A bank in Yakima photographed about 1900.

But if Yakima’s early years were of wild optimism, they also prove a distant mirror. As early as 1905 it was clear that the Yakima water supply was overappropriated. There was already an uneasy relationship between residents and some of those who were hired to harvest its crops.

Like today, residents exuded a distrust of the political esablishment in Washington, D.C. And the great opportunities extolled by boosters were not open to all.

Make no mistake. After the town’s famous move in 1885 from what would eventually become Union Gap, development in North Yakima proceeded at a pace that seems difficult to imagine today.

Just four years after incorporating as a city, Yakima had 62 businesses and was sending hundreds of railroad cars of fruit, vegetables, hops and cattle back East.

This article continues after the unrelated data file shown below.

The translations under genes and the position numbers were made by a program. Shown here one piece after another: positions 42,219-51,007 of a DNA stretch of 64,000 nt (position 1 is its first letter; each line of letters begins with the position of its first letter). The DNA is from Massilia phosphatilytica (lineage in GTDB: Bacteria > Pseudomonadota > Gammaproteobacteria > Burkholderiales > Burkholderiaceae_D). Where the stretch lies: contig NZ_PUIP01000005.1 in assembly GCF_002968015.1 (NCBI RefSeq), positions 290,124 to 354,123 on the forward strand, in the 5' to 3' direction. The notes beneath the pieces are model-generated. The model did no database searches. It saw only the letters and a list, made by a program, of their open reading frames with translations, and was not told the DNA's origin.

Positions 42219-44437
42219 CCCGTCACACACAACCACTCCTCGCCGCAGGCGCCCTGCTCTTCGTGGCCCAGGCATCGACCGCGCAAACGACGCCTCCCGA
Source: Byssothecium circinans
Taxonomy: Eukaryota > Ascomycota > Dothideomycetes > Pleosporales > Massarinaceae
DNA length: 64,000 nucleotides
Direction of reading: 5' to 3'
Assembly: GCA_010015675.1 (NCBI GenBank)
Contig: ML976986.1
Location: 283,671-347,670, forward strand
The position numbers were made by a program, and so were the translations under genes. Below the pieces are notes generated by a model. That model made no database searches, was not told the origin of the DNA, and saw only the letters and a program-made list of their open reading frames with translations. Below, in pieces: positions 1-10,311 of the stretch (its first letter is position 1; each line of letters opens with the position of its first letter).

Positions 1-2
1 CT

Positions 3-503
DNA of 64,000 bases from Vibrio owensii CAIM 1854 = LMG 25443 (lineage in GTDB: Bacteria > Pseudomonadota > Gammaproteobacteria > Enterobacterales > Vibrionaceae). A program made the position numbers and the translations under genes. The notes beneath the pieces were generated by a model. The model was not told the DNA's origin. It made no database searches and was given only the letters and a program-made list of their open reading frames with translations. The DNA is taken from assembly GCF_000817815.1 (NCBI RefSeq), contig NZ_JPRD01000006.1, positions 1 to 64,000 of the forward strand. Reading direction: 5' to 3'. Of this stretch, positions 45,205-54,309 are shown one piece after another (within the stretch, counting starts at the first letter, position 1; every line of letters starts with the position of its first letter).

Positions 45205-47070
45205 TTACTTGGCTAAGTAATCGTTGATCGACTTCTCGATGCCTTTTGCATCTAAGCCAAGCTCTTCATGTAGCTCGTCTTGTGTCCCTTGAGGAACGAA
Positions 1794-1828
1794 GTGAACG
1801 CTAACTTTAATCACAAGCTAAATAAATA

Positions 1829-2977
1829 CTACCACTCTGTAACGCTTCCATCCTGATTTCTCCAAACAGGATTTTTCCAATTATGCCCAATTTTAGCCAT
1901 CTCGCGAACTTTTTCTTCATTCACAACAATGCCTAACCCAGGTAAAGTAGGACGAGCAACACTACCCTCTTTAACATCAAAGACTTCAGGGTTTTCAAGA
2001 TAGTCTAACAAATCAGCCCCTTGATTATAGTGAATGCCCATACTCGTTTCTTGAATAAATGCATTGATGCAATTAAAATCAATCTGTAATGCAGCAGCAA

Sprawling, gracious homes lined Naches Avenue, which, among other streets, was fashioned after those in Baden-Baden, Germany. The railroad station on North Front Street and accompanying grounds were designed by the same nationally known architect who drew up the plans for the Minnesota state Capitol.

An undated photograph of the Coffin Brothers store at the intersection of Third Street and Yakima Avenue in North Yakima.

Outside of town, columns of black smoke rose from piles of burning sagebrush as farmers cleared land.

Many were small family farmers. Others were huge ventures funded by outside investors, such as members of Alexander Graham Bell’s family, which started the Moxee Co. farm in 1886. The 7,000-acre operation grew alfalfa, tobacco, barley, oats, corn, wine grapes and raised cattle. But its real purpose was to sell parcels to smaller farmers — a mission that fit well with that of the Northern Pacific Railroad and led to a partnership to promote settlement.